Complaint to the Public Prosecutor for an Immediate Investigation into the Murder of Dozens of Al-Qata Prison Inmates

Press Release

10 February 2011

Update 1 March 2011: The Prosecutor for North Giza, Mahmoud Al Hefnawy, visited Al-Qata prison on 27 February, to inspect the place and register the situation, including traces of bullets impacts in the walls of the cell-blocks and traces in the prison administration and the prison hospital that caught fire. The Prosecutor also heard the testimonies of ten inmates who were injured during the shootings that started on 28 January, as well as the testimony of General Tarek Anouar from the prison administration.

The Egyptian Initiative for Personal Rights (EIPR) filed a complaint with the Public Prosecutor yesterday, Wednesday, on behalf of the families of 11 inmates at the al-Qata Prison in Giza, asking for an immediate investigation into information that reached the families indicating that the prison administration randomly opened fire on prisoners in late January, killing dozens. The EIPR and the prisoners’ families have learned that prison officers and guards used excessive force against inmates starting on the Day of Rage, Friday, January 28, 2011, ostensibly to prevent an attempt by some prisoners to organize a collective escape.

The EIPR is extremely disturbed by information suggesting that the shooting of prisoners, which persisted for at least two days, was intended as collective retribution following the death of General Mohamed al-Batran who was killed in clashes between inmates and prison guards.

“The meager information so far available about events at the Qata Prison on Friday is alarming and requires an immediate investigation by the Public Prosecutor and the indictment of officials responsible for the death and injury of dozens of prisoners,” said Hoda Nasrallah, an attorney with the EIPR.

The complaint (no. 372/2011) references information regarding several grave abuses by the prison administration, including the unnecessary use of firearms against inmates, leading to the intentional killing of dozens and the serious injury of many others, the interruption of water and electricity to the prisoners for an entire week starting on January 29, and the placement of prisoners’ corpses in the prison yard for several days with the goal of intimidating and threatening other prisoners. The complaint also noted that the prison administration prohibited inmates’ families from visiting their relatives or even bringing them food or medicine while the prisoners were being intentionally starved and intimidated and facing very grave health circumstances.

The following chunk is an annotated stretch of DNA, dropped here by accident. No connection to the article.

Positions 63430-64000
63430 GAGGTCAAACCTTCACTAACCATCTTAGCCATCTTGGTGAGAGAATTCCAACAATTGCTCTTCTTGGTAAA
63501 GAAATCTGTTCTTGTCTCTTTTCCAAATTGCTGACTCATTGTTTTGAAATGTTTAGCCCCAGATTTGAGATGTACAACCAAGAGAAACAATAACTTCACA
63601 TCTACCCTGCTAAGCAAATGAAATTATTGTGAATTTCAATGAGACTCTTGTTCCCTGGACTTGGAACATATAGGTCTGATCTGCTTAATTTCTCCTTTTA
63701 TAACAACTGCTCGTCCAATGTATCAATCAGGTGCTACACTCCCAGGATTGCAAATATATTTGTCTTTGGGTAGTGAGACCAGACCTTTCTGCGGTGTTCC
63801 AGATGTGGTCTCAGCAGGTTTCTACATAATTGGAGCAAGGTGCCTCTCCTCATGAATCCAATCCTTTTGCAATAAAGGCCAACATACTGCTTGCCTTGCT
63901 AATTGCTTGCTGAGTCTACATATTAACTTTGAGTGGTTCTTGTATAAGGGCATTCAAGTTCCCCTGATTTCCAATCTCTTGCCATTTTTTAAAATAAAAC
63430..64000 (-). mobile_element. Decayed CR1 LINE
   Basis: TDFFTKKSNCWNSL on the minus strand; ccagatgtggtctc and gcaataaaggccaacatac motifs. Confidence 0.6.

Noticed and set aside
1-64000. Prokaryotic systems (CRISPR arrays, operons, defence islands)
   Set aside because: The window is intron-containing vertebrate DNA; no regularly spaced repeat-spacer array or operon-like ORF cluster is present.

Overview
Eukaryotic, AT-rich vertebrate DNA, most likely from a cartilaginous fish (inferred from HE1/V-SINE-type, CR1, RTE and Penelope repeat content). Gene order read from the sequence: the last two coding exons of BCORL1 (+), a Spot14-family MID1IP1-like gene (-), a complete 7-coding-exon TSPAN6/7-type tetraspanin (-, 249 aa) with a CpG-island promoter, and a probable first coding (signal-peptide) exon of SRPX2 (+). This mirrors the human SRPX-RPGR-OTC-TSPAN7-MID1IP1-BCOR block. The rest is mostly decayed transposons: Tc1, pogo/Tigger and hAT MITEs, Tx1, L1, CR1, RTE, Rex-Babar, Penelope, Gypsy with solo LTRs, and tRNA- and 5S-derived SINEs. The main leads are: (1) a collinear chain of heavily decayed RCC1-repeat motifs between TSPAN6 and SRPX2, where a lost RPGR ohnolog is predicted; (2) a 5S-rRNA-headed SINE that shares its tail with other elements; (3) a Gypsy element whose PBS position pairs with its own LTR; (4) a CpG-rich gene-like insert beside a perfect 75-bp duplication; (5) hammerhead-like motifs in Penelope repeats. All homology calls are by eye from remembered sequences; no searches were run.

The complaint stated that available information indicates that the prison administration violated the Prison Law, even if official statements are true which claim that the clashes inside the prison began when several prisoners tried to organize an escape. Article 87 of the Prison Law permits the use of firearms only “to confront any attack or resistance by the prisoners accompanied by the use of force when guards are unable to confront it using other means, or to prevent the escape of a prisoner that cannot be prevented by other means. In this case, the first gunshot must be fired in the air; if the prisoner continues his attempt to escape after this warning, those charged with guarding him may open fire aiming at his legs.”